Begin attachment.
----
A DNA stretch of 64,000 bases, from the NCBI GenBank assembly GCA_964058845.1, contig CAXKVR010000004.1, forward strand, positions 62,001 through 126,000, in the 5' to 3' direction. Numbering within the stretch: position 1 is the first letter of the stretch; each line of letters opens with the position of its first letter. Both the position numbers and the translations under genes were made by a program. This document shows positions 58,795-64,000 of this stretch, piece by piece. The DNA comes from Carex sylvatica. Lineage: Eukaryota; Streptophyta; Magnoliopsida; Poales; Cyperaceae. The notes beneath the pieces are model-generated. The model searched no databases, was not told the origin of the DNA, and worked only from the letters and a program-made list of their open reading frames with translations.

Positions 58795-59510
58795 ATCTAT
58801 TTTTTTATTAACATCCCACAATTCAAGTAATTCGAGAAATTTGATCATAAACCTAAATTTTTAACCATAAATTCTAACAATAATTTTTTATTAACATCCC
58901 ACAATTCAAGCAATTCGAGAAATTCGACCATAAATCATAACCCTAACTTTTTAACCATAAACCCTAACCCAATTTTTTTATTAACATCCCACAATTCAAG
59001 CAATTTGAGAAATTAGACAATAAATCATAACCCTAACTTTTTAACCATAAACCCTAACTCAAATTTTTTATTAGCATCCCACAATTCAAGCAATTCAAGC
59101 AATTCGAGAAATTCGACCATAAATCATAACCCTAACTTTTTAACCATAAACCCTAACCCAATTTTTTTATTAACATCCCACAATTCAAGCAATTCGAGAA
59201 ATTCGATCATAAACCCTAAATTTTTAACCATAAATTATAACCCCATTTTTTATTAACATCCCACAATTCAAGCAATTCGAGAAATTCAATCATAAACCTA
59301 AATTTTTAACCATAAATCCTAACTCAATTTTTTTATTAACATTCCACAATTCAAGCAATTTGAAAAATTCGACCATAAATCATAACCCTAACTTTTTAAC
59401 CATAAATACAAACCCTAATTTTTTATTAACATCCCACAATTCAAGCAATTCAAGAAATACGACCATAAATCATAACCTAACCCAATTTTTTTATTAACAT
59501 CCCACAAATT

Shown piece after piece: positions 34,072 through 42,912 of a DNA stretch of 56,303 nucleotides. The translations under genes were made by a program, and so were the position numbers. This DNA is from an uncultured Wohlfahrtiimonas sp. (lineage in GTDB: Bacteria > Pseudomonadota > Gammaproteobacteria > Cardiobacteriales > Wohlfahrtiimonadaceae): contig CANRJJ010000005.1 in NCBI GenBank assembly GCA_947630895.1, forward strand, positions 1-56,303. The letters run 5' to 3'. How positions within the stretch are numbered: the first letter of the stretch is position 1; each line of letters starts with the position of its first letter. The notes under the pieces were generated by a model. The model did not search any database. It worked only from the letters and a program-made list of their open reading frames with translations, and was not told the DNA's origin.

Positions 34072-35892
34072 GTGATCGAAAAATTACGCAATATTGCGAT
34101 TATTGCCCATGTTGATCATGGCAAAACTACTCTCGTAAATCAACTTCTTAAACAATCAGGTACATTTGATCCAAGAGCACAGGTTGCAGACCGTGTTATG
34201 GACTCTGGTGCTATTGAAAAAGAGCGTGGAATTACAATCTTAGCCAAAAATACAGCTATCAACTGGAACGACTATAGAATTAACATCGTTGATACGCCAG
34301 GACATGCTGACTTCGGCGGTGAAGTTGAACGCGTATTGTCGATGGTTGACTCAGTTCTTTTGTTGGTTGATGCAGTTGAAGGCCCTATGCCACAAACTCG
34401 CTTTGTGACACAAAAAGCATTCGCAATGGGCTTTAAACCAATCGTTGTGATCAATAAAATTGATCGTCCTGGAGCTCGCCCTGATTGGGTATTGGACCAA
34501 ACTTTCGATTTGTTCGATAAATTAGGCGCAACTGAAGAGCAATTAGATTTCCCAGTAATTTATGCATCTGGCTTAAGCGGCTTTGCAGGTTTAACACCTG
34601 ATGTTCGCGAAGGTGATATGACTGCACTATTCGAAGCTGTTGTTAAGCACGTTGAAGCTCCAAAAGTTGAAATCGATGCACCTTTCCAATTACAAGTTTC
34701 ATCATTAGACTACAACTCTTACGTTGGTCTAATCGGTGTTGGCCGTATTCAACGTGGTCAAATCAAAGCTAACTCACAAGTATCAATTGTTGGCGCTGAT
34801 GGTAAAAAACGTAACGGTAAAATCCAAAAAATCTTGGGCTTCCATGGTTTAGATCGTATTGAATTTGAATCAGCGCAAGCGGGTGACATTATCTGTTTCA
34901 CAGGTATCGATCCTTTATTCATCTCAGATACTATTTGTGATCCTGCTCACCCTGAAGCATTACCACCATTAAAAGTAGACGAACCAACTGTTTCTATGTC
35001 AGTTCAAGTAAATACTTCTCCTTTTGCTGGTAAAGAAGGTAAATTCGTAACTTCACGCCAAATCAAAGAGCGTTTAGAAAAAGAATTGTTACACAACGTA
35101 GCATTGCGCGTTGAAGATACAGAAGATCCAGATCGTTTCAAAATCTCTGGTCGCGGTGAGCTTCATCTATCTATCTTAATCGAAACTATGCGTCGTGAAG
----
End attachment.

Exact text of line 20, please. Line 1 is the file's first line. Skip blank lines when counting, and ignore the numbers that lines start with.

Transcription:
34601 ATGTTCGCGAAGGTGATATGACTGCACTATTCGAAGCTGTTGTTAAGCACGTTGAAGCTCCAAAAGTTGAAATCGATGCACCTTTCCAATTACAAGTTTC